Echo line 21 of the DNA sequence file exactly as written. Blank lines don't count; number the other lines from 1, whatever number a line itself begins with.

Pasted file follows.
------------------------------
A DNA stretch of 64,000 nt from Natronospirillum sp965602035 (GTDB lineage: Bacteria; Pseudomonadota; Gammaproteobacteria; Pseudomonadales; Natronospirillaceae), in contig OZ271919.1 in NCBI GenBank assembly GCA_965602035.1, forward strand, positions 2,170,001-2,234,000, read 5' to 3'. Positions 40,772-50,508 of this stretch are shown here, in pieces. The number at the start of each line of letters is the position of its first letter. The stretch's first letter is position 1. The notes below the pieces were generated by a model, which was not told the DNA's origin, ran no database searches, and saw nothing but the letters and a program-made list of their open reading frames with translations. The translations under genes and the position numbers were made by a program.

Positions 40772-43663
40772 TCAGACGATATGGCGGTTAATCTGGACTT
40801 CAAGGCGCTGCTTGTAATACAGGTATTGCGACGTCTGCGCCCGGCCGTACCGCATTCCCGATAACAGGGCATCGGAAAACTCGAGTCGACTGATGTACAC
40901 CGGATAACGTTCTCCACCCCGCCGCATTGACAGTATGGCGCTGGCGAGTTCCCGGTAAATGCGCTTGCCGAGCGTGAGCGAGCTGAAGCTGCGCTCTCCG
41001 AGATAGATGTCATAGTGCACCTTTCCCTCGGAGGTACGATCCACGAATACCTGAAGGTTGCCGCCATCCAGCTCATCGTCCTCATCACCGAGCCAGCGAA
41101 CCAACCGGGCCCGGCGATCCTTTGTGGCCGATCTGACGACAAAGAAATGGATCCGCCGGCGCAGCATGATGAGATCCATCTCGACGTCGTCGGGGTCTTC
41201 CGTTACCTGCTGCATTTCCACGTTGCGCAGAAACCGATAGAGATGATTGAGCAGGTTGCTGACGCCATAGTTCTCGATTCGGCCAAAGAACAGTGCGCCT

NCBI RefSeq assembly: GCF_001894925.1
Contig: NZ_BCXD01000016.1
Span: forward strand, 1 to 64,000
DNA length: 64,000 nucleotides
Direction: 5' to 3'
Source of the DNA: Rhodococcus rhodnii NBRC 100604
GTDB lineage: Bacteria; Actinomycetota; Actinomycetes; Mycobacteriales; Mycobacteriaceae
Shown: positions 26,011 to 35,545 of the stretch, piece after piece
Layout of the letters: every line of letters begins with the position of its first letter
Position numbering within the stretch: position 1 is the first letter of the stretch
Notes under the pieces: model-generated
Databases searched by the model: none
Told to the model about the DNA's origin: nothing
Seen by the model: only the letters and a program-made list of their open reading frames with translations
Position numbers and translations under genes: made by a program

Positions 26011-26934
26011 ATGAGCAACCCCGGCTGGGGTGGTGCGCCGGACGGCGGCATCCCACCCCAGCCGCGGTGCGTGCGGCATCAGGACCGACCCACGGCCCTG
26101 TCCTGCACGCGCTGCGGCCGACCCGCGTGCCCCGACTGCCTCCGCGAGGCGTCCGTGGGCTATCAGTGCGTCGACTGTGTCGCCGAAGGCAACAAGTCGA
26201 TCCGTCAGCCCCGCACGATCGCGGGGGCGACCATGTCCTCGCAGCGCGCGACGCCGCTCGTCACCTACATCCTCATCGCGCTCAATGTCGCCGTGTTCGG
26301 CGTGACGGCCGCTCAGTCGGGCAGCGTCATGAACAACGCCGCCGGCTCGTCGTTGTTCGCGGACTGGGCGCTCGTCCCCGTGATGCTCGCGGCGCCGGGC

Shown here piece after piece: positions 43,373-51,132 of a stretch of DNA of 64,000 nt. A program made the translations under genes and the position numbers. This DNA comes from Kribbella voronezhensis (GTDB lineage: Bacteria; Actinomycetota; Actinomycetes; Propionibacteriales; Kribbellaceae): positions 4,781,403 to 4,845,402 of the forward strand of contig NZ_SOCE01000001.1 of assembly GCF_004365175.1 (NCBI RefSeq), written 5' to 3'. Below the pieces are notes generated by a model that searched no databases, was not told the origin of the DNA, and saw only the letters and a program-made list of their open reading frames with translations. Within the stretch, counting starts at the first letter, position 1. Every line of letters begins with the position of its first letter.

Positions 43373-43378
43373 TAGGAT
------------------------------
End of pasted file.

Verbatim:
Told to the model about the DNA's origin: nothing